The BrahMos Aerospace Russian-Indian Joint Venture may conclude contracts by the end of 2019 on the delivery of BrahMos missiles to third countries, JV Indian Co-Director Kumar Mishra told TASS at the recent MAKS-2019 international aerospace exhibition which concluded in the town of Zhukovsky outside Moscow last month.
A total of 827 companies from 33 countries took part in the aerospace show, including 184 foreign firms.
“Several countries have applied to us with a request for the delivery of BrahMos missiles and we have informed the Defense Ministries of Russia and India about that and are now waiting for their permission to sign contracts. We hope and expect that we will have these contracts at the end of this year or at the beginning of next year,” he stated.
Responding to a question about the countries, to which the BrahMos missiles will be delivered, Mishra said: “These will be the states friendly to Russia and India.”
The PJ-10 BrahMos is a supersonic cruise missile developed jointly by the Reutov-based Research and Production Association of Machine-Building (the Moscow Region) and India’s Defense Research and Development Organization (DRDO).
The PJ-BrahMos is a modification of the Soviet anti-ship missile Oniks. The missile’s name comes from the names of two rivers: the Brahmaputra of India and the Moskva of Russia. The missile’s test launch took place on June 12, 2001 from a coastal launcher. The missile’s production has been carried out jointly by Russia and India.
The flight range of the BrahMos supersonic cruise missile can be extended to 800 km, Mishra said. “Technically, there is a possibility to extend the BrahMos flight range to 800 km,” he noted.
Today, the BrahMos missile’s air-, sea-and ground-launched versions have a flight range of 290 km. “We have already tested our missile to a range of 400 km. The launch was successful,” Mishra said.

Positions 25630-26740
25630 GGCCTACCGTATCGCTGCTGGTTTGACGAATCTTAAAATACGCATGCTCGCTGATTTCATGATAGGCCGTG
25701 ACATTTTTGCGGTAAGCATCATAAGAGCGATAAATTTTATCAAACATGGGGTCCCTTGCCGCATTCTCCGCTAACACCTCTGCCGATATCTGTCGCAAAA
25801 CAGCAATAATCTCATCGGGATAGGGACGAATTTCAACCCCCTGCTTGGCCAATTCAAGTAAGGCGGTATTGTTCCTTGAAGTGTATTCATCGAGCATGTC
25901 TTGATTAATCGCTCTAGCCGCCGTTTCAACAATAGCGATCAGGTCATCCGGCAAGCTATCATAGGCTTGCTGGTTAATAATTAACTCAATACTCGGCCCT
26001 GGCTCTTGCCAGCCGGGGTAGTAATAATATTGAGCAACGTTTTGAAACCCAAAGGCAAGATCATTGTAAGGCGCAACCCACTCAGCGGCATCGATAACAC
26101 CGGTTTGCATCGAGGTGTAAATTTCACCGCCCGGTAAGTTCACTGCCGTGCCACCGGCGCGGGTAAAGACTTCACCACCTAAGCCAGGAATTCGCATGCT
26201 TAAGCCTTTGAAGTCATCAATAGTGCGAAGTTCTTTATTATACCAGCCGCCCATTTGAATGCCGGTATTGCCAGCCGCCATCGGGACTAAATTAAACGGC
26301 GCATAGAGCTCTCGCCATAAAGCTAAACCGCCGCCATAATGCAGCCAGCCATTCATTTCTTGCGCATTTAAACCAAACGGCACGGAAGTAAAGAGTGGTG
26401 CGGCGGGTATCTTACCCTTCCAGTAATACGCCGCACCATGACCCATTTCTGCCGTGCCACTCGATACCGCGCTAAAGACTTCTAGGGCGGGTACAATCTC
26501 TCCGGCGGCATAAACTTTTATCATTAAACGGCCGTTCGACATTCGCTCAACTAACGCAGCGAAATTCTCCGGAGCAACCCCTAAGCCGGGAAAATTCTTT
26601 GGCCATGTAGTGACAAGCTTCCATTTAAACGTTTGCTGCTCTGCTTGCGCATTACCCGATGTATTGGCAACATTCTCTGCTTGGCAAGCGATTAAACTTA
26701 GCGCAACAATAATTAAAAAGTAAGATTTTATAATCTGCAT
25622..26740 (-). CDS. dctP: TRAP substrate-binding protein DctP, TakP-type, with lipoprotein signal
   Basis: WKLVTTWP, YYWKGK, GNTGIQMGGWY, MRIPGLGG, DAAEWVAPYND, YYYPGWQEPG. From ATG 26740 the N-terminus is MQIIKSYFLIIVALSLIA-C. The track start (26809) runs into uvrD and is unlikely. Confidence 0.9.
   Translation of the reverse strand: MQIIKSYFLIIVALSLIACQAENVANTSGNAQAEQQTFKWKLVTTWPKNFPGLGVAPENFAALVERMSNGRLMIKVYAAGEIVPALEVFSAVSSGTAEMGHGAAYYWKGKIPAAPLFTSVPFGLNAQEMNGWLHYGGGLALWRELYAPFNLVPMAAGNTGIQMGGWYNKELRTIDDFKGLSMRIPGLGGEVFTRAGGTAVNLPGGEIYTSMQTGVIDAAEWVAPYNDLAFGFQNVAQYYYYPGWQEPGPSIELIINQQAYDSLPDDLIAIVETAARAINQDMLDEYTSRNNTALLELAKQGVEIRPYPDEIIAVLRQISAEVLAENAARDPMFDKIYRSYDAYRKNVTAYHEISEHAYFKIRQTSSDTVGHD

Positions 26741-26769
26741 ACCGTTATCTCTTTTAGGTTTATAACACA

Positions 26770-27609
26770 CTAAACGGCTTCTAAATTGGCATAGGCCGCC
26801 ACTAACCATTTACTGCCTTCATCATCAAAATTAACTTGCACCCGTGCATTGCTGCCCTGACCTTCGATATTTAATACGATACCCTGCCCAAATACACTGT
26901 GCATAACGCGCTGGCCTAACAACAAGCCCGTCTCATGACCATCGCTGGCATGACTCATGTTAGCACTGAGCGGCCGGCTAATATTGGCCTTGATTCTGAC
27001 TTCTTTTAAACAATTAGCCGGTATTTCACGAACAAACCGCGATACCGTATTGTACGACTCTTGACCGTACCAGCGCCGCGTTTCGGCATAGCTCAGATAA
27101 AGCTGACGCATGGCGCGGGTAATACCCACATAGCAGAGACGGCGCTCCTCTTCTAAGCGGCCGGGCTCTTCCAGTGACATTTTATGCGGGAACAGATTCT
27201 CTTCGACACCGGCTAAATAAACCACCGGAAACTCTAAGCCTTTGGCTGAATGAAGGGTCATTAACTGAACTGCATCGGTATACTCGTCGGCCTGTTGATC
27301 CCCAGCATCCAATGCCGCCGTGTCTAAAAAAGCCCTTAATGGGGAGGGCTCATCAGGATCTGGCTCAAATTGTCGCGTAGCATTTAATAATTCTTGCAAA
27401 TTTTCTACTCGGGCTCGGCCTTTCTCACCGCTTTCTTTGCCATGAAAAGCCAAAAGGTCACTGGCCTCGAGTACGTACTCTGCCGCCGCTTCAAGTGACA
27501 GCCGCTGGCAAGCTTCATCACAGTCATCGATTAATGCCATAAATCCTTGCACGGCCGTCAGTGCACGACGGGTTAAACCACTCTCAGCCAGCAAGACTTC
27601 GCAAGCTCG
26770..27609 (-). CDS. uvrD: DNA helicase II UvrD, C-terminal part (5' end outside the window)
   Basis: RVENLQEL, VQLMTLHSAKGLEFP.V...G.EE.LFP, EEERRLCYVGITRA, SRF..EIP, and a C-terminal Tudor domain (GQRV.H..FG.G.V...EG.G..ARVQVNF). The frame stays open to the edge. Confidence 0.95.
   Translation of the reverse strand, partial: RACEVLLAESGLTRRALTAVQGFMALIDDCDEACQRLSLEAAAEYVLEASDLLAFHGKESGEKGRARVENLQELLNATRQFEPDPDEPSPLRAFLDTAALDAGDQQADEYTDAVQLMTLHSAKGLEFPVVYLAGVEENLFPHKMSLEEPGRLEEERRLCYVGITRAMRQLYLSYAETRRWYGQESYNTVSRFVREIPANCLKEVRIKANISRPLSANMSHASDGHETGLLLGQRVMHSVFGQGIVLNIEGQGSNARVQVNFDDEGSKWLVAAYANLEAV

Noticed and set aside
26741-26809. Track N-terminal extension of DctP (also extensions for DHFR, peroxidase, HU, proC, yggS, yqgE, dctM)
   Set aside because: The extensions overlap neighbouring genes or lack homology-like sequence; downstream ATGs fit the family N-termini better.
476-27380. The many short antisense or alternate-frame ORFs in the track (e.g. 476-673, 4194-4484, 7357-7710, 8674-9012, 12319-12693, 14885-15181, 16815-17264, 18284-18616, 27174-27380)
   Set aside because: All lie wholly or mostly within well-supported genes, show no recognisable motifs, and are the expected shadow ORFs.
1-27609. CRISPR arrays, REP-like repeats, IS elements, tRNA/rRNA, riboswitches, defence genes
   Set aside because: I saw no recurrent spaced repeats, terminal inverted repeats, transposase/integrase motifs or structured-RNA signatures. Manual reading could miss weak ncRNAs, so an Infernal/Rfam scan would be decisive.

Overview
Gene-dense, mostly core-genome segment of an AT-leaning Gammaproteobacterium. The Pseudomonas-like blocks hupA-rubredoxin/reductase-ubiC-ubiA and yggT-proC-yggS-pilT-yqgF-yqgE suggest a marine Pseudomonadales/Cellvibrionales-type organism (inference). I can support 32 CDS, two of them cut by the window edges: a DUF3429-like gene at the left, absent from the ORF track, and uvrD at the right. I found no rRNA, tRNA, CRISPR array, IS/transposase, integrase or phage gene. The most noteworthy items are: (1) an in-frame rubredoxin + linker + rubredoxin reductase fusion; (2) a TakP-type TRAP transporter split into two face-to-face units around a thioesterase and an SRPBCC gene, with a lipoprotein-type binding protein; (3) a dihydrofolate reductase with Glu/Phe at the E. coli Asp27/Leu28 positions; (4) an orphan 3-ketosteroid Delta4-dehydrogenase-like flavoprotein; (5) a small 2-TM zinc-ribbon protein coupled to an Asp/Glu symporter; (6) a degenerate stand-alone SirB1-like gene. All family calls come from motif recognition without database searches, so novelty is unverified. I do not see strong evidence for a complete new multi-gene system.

“Today we are considering getting permissions from India and Russia on further extending the flight range of the BrahMos missile. Technically, it is possible to extend the flight range to 800km and this is the task we face,” he added.
The next-generation BrahMos-NG cruise missile may enter trials in four to five years, Mishra said.
Now the missile is at the initial stage of its development, he noted. “We have already reached a good level for making the ramjet engine for it. We are conducting our work without any haste.”
BrahMos Aerospace had plans to develop a hypersonic ramjet engine for the BrahMos missile. The use of new materials and other improvements will also help boost its speed to Mach 4.8, Mishra specified.
The development of the BrahMos hypersonic cruise missile will take at least seven-eight years, Mishra said.
“I believe the hypersonic BrahMos will appear no sooner than seven to eight years,” he noted.
The work on the hypersonic technology is proceeding jointly with the Russian partners - the Research and Production association of Machine-Building and Moscow Aviation Institute, as well as with Indian research institutes, he said.
The basic research is related to the problem of protecting the missile’s internal compartments from high temperatures that some parts of the design get at a hypersonic speed, he explained.